A bay window is such a nice feature in any room. Don’t leave them cold and naked!
Anne-Marie Brunet of Sheridan Interiors in Cornwall, Ontario, wrote an excellent blog post about choosing a refrigerator for a small kitchen. I’m a BIG fan of counter depth refrigerators: I’ve got one myself and love how it looks in our kitchen.
What I always tell families is that the upside is they fit so nicely and increase the visual space of your Kitchen. The downside is that you might need…
I’ve made another video to go along with this blog post. You don’t have to read the post if you don’t want to - you can scroll right down to the video and watch it instead.
I helped Lisa update her tired Kitchen on a strict budget. You’re going to enjoy this one because it came out just the way we all hope our semi-DIY projects will—successfully! I gave her direction: resources (people to call, websites to visit, paint color suggestions, lighting ideas and technical advice. She handled ALL the project management, which is not easy. Buying and coordinating the delivery and installation of every element takes a lot of determination and the patience of a saint. But she did it!
Here’s a Before photo:
Next is the concept board that showed how her selections were all going to play together very nicely.
And take a look at it now:
Buh-bye dated kitchen. Now this is what I would call a remarkable transformation! White cabinets against warm brown hand-scraped floors may be termed “farmhouse” right now, but this is a classic look that will stand the test of time because every element is gorgeous.
Those elongated subway tiles are hand-made, taking the sharp edge off the look of a basic white subway tile. I bet Lisa runs her hands over those tiles on a daily basis (okay, maybe weekly).
The next photo is a Before of the peninsula. Just your standard flat wood back.
Now take a look at it with some simple new moldings:
What a difference, right? I can’t pick which new addition is my favorite, but this has got to be near the top of my list!
The sweet roman shade window treatment came from an Etsy vendor. Don’t you just love Etsy? It’s becoming a regular shopping site for absolutely everyone!
Oops! Did I forget to call out the new Thunder White granite counters? They’re hard to miss! Gorgeous, gorgeous, gorgeous.
Lisa is a big Rae Dunn pottery fan. On the other side of the kitchen there’s a counter that serves as the coffee station, but Lisa also likes to decorate it for various holidays with pieces from her extensive collection. Such a welcoming kitchen!
Jeez, I almost forgot to insert the video I made of this project. Here it is. Enjoy!
I haven't had a chance to post on the blog lately, so when I received a request from a moving company called Bellhops to write post for me, I was all ears! While I haven't worked with this company yet, I checked them out and was impressed. They're a moving company with a very updated vibe, and, since moving is something that many of us have done (and sometimes many times), I thought you would all enjoy hearing what they have to say. So here it is!
THINGS TO DO AFTER YOU’VE MOVED IN
One of the best things about moving into a new house is making it yours. Take the opportunity to flex your creative muscles and decorate in the style you’ve always wanted. Whether it’s a fixer-upper or turn-key ready, there are an endless amount of things you can do that can transform a house into a home.
A fresh lick of paint has the power to quickly start putting your stamp on your new space. If you just want a quick freshen, go for colours like white, creams or greys. Neutral palettes give a clean, crisp base to build upon.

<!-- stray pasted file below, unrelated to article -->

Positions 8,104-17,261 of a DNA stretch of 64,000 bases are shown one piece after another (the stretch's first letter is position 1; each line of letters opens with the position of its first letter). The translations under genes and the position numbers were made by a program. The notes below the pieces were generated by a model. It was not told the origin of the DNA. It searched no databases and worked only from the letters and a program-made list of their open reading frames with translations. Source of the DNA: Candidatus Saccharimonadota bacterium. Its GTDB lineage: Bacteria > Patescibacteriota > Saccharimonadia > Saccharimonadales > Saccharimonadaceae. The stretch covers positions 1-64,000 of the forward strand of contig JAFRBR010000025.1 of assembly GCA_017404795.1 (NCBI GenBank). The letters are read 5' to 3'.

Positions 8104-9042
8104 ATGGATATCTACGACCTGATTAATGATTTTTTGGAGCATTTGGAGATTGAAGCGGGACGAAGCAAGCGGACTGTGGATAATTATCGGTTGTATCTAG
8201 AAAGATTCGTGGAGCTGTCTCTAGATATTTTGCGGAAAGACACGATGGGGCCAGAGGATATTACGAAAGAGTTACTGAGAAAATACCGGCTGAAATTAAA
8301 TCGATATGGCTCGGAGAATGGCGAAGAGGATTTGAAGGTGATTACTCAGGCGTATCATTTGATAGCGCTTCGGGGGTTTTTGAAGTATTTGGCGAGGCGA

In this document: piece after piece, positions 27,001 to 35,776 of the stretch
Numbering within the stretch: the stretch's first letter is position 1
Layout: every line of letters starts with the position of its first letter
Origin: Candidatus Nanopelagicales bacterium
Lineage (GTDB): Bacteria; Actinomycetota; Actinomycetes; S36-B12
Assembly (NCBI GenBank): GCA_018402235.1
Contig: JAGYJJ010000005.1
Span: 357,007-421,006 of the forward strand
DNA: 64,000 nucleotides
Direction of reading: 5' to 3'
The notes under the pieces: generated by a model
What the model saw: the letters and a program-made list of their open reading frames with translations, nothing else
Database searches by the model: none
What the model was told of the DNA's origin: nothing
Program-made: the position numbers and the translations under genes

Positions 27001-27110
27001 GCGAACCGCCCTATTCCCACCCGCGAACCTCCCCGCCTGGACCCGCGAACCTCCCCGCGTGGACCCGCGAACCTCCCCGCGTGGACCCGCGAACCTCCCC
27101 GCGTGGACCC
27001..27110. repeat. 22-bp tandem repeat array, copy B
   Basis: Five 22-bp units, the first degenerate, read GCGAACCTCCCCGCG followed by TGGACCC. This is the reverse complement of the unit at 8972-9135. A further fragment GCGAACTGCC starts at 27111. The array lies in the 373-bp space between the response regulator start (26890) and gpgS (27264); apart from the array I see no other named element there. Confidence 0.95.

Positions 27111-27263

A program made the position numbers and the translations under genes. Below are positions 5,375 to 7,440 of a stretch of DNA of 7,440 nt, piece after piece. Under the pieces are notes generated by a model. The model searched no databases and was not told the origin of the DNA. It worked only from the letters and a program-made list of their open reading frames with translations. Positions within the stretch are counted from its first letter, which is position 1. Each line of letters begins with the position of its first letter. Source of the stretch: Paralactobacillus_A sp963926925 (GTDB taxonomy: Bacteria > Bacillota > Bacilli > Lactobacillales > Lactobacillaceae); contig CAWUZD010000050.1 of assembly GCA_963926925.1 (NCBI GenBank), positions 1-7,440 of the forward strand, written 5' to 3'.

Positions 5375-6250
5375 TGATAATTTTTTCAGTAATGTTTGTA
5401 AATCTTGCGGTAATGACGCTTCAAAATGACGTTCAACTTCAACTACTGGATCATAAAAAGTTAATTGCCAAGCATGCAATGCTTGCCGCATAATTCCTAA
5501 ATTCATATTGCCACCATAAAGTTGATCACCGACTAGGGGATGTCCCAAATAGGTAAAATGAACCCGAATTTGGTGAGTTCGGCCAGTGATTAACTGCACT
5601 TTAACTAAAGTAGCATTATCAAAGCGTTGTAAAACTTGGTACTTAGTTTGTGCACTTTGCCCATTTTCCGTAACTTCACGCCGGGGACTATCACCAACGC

But, saying that, a bit of vibrancy is always a good thing. Colour is a powerful tool. Colours can influence our emotions and perceptions, so this is an opportunity to try some out. Do a bit of research into your favourite shades and see if they match the vibe you want your home to have.
If you are game to take some risks, and are thinking about bold or unusual colour combinations then you should go for it! However, before you commit to something like a fuschia kitchen, it’s always advisable to chat to an expert first. They will be able to advise you on what will suit the shape, size or style of your rooms. A professional will work with you on all the different factors that determine what will work best.
Unless you are super minimalist, you’ll probably want to make your new home as cozy as possible, as quickly as possible. And when it comes to comfort, little things can make a huge difference.
Treat yourself to things like a new set of mugs and everyday glassware. New dish towels for sure!
Candles, cushions and throws will all add to the ambiance. A gorgeous new table lamp or light shade works wonders for creating a warm atmosphere.
Maybe most important are your prized possessions. Hang your photo frames, wall art and mirrors straight away and it will really start to feel like home.
It’s tempting to unpack the things you need and ignore the rest. But you will never feel truly settled if you ignore stacks of boxes. Set aside time to properly sort your stuff. Find a home for everything you want to keep and sell it or donate what you don’t.
It’s always best to eliminate clutter from the start. This will help you to keep your new place clean as you go on too. Storage is essential. There are so many inexpensive solutions available these days, not just closets, but storage boxes, shelves, drawers, stackable containers. There are loads of awesome hacks out there that help to make the most of your home.
They say home is where you lay your head down at night and so a bed is one of the most important things in any house. If you have brought your own, maybe it’s time to think about an upgrade and if you have moved into somewhere where your bed no longer fits, it's time to go shopping!
When decorating your home, there will always be things you will want to add to and tweak as time goes on. But tackling the bigger things and creating an inviting environment is best done at the beginning. Then you can spend your time exploring your new neighborhood!
I hope these tips are helpful and that you'll consider Bellhops for your next move!
Are you ready to update your fireplace? If so, I've got 3 tips to share with you, along with a couple of photos from a recent project. Above is the "before" fireplace photo. My clients wanted to put the flat screen tv above the mantel and bring a more transitional style in the room.
Here's what we did: